The project both built on existing networks and developed new heritage contacts. Shore joined the Committee of CaP (Crime and Punishment Collections Network) as Secretary in 2015 and was involved in the successful bid to the Art Council’s Museums Resilience Fund (2017-8) aimed at expanding the network and growing both knowledge exchange and broader engagement in the project. The Our Criminal Past website also attracted input from museum curators. A blog from Preston Park Museum led to a significant relationship between Shore and the Museum. Shore has held two commissioned workshops (2017), focused around a law and order collection which was donated in 2014, and has advised on a funding bid for a major project around these resources. Shore and Johnston maintain strong relationships with organisations such as the Galleries of Justice (now National Justice Museum) in Nottingham, Oxford Castle, The Yorkshire Law and Order Museums, Ripon Prison and Police Museum, Leeds Museums and Art Galleries and Preston Park Museum in Teesside. Through the Our Criminal Past network, Shore and Johnston also built strong links to organisations such as the Historical Association, the Schools History Project, London Metropolitan Archives and the National Archives.
At the Our Criminal Past workshops, heritage participants were particularly focused on practice – the presentation of crime history, and creative ways to foster public engagement in the criminal past. It was out of fruitful exchanges about how this might be achieved, that the idea for Our Criminal Ancestors evolved. The aim was to share knowledge but also to collaborate with, and facilitate the public in finding, interpreting and using archival records to trace their criminal ancestors; in other words, to promote creative interaction between academic researchers and the public. The project provided three interactive workshops (2017) for the public themed around crime, policing and penal ancestry, working with the Hull History Centre and taking place in Hull’s City of Culture year. A major output of the project is the interactive and open access website, which will guide, assist and direct members of the public to assemble their own rich stories of family and local history, providing how-to-guides, blogs, mapping timelines, and social media exchange with researchers.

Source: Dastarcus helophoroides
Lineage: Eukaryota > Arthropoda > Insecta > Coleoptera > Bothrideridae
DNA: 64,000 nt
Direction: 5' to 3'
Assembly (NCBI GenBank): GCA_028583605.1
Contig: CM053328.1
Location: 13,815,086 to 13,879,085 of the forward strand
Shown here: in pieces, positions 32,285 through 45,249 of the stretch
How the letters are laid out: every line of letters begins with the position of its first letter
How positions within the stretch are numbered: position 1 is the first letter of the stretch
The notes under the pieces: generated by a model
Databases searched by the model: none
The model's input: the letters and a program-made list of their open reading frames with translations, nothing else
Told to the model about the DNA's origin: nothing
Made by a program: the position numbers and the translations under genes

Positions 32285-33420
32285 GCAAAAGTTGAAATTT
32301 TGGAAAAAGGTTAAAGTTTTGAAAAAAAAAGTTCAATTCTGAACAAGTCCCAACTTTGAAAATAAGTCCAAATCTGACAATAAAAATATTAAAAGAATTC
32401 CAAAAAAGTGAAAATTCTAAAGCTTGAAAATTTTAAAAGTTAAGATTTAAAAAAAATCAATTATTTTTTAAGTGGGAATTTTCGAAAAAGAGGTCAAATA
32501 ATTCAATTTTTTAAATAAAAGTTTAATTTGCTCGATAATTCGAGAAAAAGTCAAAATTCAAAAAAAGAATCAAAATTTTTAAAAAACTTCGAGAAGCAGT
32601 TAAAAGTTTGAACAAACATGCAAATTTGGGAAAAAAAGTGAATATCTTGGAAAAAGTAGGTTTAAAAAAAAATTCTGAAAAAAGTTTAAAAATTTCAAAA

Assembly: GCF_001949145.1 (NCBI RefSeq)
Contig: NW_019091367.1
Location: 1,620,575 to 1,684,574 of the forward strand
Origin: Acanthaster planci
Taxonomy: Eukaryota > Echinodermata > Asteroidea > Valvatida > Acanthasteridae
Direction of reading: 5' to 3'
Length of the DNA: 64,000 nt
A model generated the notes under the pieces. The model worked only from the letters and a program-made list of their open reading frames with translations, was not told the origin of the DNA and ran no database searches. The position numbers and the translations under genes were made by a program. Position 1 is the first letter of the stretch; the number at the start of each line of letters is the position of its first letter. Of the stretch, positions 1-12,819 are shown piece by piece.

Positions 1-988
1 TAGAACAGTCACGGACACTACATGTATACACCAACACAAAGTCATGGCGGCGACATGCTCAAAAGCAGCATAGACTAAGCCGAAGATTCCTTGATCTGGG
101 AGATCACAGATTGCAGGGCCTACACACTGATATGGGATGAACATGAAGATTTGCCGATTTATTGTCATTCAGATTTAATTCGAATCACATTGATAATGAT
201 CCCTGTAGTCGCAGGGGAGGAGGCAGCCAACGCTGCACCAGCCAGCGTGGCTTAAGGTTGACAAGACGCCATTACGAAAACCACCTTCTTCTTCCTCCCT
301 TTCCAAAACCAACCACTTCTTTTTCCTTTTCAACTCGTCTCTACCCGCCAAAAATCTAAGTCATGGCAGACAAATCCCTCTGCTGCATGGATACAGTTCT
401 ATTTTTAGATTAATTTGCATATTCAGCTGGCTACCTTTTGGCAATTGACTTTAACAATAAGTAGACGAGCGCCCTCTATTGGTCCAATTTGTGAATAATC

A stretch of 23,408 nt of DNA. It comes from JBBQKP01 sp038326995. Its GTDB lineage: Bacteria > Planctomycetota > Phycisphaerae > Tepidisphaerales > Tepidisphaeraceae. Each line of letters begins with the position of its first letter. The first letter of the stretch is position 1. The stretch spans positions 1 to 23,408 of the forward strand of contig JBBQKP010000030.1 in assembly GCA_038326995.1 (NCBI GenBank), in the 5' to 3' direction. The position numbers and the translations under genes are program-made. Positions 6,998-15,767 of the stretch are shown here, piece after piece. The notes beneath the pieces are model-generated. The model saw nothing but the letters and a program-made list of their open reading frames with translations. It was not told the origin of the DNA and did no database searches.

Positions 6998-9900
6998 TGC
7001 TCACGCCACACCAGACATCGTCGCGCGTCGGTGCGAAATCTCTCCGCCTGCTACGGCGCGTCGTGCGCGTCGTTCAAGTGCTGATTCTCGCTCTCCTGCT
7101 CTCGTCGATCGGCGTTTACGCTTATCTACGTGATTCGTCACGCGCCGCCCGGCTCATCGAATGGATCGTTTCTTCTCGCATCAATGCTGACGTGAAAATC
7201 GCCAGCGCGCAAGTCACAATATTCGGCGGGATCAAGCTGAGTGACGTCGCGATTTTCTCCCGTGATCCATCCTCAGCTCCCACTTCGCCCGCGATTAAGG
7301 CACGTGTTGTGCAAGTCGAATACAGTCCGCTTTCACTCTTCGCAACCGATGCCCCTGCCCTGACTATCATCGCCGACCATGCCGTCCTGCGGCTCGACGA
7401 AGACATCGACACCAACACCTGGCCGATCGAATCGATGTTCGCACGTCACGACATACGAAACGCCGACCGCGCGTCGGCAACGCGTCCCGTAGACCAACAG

- H. Shore and H. Johnston (eds.), ‘Special Edition: Our Criminal Past: Caring for the Future’, Law, Crime and History, 5/1 (2015), pp.1-151. Online Journal (circa. 57,000 words).
- Our Criminal Ancestors: An Introduction to Crime, Policing and Punishment Records in Hull and the East Riding. Hard copy, also available online via link.
- Advisor (credited), ‘The Secret History of My Family’, BBC/Bare Films, broadcasted March 2016: https://www.bbc.co.uk/programmes/b073lqfx
- (Helen Johnston) Interview on BBC Radio Humberside about Our Criminal Ancestors project - July 2017.
- Article in Who Do You Think You Are? Magazine (biggest selling family history magazine in UK), August 2017.
- Article in Who Do You Think You Are? Magazine, June 2018